MASK-ED™ (KRS simulation) is an innovative high fidelity simulation technique which involves the use of silicone props, including masks, torsos, hands and feet. The props are worn over the informed educator to mask them. The hidden educator then transforms into a character/ person with a history/story which is relevant to the learning experience. The character serves as a platform for teaching. KRS stands for knowledgeable, realistic and spontaneous simulation.

Kerry Reid-Searl developed MASK-ED™ (KRS simulation) while teaching undergraduate nursing students at CQUniversity Rockhampton, Queensland. The MASK-ED™ (KRS simulation) educational approach has applications in many fields besides nursing, and in many contexts in addition to tertiary education.

Professor Kerry Reid-Searl's significant service to nurse education has been recognised as part of the 2019 Queen's Birthday Honours List: From humble beginnings to Order of Australia, our 'masked educator' grateful for recognition

Mask-Ed - The new face of education



One of the areas that has been missing in our undergraduate programs, is the ability to teach students to touch the untouchables and that is dealing with very intimate human care. How do you deal with faeces, urine, genitalia, showering people for the very first time. So for first-year students coming in, when we know that their first clinical placement is going to have to be involved in that sort of care, we were missing in the preparation of that. We had used mannequins which are false, which are not real and so I decided that I would start to use the full props and dress up where students could shower me, bath me, change my pads, whatever else that needed to occur. So that’s essentially the ability to be able to prepare students for the real world in the safety net of a classroom with characters, these Mask-Ed characters whom they know, whom they are also connected to, because in essence the characters are vulnerable and that allows the human connection.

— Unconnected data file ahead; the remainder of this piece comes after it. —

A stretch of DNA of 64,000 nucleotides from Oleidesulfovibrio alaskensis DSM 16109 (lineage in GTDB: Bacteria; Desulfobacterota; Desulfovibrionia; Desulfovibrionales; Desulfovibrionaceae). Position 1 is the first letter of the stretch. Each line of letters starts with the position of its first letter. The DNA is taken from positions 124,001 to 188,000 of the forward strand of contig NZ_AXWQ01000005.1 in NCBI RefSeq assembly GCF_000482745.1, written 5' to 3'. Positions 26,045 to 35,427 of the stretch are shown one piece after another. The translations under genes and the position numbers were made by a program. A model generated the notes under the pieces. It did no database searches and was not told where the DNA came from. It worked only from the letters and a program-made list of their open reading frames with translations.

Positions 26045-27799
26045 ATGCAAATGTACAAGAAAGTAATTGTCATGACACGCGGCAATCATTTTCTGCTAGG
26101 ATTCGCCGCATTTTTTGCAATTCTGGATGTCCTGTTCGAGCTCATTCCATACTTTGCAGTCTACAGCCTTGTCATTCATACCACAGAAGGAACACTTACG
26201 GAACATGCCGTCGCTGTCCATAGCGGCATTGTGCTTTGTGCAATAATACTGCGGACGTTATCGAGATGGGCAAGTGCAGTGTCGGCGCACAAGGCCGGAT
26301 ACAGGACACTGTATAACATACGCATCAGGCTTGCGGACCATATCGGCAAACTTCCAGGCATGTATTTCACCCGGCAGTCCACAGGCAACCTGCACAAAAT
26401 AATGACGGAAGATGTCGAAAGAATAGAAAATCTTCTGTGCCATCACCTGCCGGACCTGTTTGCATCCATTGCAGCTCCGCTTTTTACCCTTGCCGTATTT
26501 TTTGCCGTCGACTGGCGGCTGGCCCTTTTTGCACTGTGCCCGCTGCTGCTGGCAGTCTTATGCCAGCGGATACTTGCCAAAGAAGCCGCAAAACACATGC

We didn't have that patient nurse realism. We had a mannequin that would lay there, a mannequin that wouldn't talk back. It wasn’t very realistic and when Kerry came in as this character, they became a real person and we got to fall in love with these people and they became our patients that we then had feelings towards. We wanted to care for them, they became our friends. But in a safe environment where we could go out and do nursing and make those mistakes and know that we weren't going to kill the patient, that we were going to learn from them. I feel so much more comfortable finishing my degree and going out into the real life world now. I feel that I have learnt some valuable skills through Mask-Ed that I couldn’t have learnt without having that real life character there.


What we were trying to understand were, what were students’ experiences before and after this. So that in reality, we assumed that students would be concerned about not being able to be prepared to do these skills out there in the real world and what our research found out was indeed that, but even more. We found that by exposing students to this sort of intimate care in the safety net of a classroom, not only built on their confidence but they felt safe. They also felt safe in terms of the patient, in terms of identifying things that were risks for the patient. They also gained confidence and they started to feel that they were doing real nursing care in this safe environment of the University, which then would prepare them for the real world of practice.

When we go out into the real world, it feels like we have been there and done that with Stanley. He has basically prepped us for becoming graduate nurses.


Mask-Ed will never stop. Mask-Ed continues, needs to have people around it that is going to continue with the innovation and the designs. I think the more people who embrace it, the more ideas we have, the more research that we have. If somebody had of said to me eight years ago what the outcomes would have been for Mask-Ed, I would never have believed them.

To me, Stanley is Stanley, to me, Muriel is Muriel and I’m really going to miss them when I graduate.